“Now Dr Science may be wrong and the whole book isn’t the clunky mess that the extracts he gave us make it seem to be. If so, good. But if not, then your enjoyment aside, I couldn’t judge the book to be well written.”

    I don’t intend to claim that the novella (or whatever it is) is well written. Nor do I care, because I don’t remember the writing style taking me out of the story. I would, however, much rather read someone deconstructing the work while not wearing such obvious biases on their sleeve.

  2. Rek,

    You say, “I don’t intend to claim that the novella (or whatever it is) is well written. Nor do I care”.

    Yet we have been talking about this aspect of it the whole time. Thanks for wasting my time!

  3. Lothlorien (your great point about slate voting): I know that I was waiting for more specifics that we’d get after the awards are announced, but thank you for that one-person example in the meantime. Were I not so jetlagged (been traveling or jetlagged since the announcement), I might have tackled it once the withdrawals happened.

  4. @Tintinaus
    ‘Yet we have been talking about this aspect of it the whole time. Thanks for wasting my time!’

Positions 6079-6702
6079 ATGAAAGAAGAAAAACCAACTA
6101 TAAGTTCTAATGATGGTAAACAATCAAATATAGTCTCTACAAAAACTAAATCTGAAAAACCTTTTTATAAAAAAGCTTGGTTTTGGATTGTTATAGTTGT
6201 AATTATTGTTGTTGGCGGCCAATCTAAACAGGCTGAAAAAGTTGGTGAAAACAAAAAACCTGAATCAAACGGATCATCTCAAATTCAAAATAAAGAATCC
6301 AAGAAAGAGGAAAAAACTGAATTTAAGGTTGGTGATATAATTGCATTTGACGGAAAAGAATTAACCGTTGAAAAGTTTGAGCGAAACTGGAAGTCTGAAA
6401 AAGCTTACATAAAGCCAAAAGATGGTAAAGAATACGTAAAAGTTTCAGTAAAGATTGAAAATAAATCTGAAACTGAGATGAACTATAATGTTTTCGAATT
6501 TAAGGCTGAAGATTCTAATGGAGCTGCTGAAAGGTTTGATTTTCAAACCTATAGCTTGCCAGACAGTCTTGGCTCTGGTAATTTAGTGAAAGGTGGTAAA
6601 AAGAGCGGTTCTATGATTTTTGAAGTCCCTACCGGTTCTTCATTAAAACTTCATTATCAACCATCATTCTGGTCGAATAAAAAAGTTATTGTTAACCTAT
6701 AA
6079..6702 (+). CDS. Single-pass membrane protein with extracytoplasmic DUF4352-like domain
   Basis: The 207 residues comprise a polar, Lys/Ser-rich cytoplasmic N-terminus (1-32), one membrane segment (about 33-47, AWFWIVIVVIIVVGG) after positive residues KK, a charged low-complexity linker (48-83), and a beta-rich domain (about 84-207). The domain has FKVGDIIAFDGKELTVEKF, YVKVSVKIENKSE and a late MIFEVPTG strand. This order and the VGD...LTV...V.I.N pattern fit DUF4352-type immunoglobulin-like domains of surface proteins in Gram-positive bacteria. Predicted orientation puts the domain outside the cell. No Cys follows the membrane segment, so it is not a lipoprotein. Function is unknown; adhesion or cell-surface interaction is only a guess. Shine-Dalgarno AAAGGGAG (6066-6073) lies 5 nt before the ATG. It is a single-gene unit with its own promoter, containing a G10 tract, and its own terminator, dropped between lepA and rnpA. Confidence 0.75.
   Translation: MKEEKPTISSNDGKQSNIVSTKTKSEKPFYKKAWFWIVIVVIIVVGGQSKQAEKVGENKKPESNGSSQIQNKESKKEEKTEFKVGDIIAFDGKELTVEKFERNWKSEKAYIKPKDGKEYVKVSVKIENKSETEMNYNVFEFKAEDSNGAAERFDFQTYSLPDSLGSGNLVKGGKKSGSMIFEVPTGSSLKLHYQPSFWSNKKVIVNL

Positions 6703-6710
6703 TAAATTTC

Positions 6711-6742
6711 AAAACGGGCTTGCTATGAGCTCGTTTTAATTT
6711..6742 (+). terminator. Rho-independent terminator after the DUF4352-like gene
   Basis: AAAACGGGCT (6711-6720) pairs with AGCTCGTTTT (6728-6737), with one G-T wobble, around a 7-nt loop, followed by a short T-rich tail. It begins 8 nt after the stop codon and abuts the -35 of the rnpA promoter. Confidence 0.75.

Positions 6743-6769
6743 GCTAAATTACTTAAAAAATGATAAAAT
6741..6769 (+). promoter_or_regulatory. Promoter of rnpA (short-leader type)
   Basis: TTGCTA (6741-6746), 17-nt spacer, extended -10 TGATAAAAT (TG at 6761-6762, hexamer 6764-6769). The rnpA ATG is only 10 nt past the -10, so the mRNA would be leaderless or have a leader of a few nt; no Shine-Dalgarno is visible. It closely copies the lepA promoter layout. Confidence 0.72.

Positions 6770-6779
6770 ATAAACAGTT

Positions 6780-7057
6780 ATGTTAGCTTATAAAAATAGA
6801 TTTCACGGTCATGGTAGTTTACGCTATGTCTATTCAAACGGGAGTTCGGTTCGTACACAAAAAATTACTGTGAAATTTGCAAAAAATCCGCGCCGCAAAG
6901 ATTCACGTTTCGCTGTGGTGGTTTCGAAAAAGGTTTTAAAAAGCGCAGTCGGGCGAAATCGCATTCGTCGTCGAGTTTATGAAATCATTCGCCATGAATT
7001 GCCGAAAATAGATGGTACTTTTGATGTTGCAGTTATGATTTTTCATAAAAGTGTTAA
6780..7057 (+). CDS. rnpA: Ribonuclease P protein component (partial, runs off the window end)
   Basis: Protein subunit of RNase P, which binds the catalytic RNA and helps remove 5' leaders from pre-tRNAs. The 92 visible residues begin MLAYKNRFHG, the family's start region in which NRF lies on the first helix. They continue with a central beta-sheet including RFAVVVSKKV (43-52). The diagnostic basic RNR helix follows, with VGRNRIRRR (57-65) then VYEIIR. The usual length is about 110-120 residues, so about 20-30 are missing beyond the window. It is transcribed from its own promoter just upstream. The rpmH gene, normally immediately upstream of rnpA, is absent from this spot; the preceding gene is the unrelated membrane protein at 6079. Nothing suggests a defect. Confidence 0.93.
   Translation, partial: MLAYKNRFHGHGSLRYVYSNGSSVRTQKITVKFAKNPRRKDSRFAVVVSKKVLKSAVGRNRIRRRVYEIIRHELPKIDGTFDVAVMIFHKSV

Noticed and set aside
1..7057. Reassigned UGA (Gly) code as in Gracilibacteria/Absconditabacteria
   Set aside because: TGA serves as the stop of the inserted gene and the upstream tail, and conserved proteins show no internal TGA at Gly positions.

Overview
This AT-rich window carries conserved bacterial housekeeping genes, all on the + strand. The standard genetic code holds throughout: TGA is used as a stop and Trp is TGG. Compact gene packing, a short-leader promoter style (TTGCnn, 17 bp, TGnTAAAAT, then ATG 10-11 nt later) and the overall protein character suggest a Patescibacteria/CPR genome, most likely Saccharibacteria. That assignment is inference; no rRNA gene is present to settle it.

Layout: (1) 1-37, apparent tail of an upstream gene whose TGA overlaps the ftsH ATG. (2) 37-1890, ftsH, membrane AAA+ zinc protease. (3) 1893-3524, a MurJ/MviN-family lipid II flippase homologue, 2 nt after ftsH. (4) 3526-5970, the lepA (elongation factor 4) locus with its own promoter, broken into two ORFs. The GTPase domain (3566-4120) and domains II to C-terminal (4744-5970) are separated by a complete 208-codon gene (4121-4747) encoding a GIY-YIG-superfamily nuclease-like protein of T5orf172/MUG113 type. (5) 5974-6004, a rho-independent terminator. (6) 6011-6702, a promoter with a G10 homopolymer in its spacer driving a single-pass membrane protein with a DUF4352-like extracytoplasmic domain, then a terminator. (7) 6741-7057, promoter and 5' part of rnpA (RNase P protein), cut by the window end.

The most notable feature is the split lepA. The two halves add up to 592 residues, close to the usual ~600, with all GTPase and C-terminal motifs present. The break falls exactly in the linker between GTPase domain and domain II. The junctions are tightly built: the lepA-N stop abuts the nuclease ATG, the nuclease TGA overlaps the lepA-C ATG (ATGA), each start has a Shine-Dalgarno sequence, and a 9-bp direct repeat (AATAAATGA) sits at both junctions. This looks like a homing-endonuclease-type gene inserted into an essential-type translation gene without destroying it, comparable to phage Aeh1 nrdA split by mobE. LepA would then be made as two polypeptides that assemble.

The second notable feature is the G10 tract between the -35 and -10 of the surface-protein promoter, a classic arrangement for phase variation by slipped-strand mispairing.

If you have so little will-power that some random person on the Internet ten thousand miles away can control how you spend your time, I hereby immediately command you {waves hands mysteriously} to spend more time with your loved ones and stay away from any mention of politics online.

    If you are still here reading this, then you must be in control of how you spend your time. You may have been talking about how the novella (or whatever) was written. I was talking about how the attack on the writing of the novella (or whatever) was ill-executed and ill-conceived. Obviously we have been talking past each other.

    On any given day, I read textbooks, technical papers, academic papers, accreditation reports, student papers, and various strategic planning/vision sundry. When I read fiction, I read for entertainment.

    While I do not care if that novella (or whatever) was well-written, I do not believe it was poorly-written. I have yet, after asking three times, to get a relevant answer or example on whether it makes sense for a narrator to have more knowledge about grammar when narrating than when writing. Your suggestion of a editing “framer” isn’t a bad idea, and I appreciate it, but a frame was not part of this story so it lacks relevance to this specific case.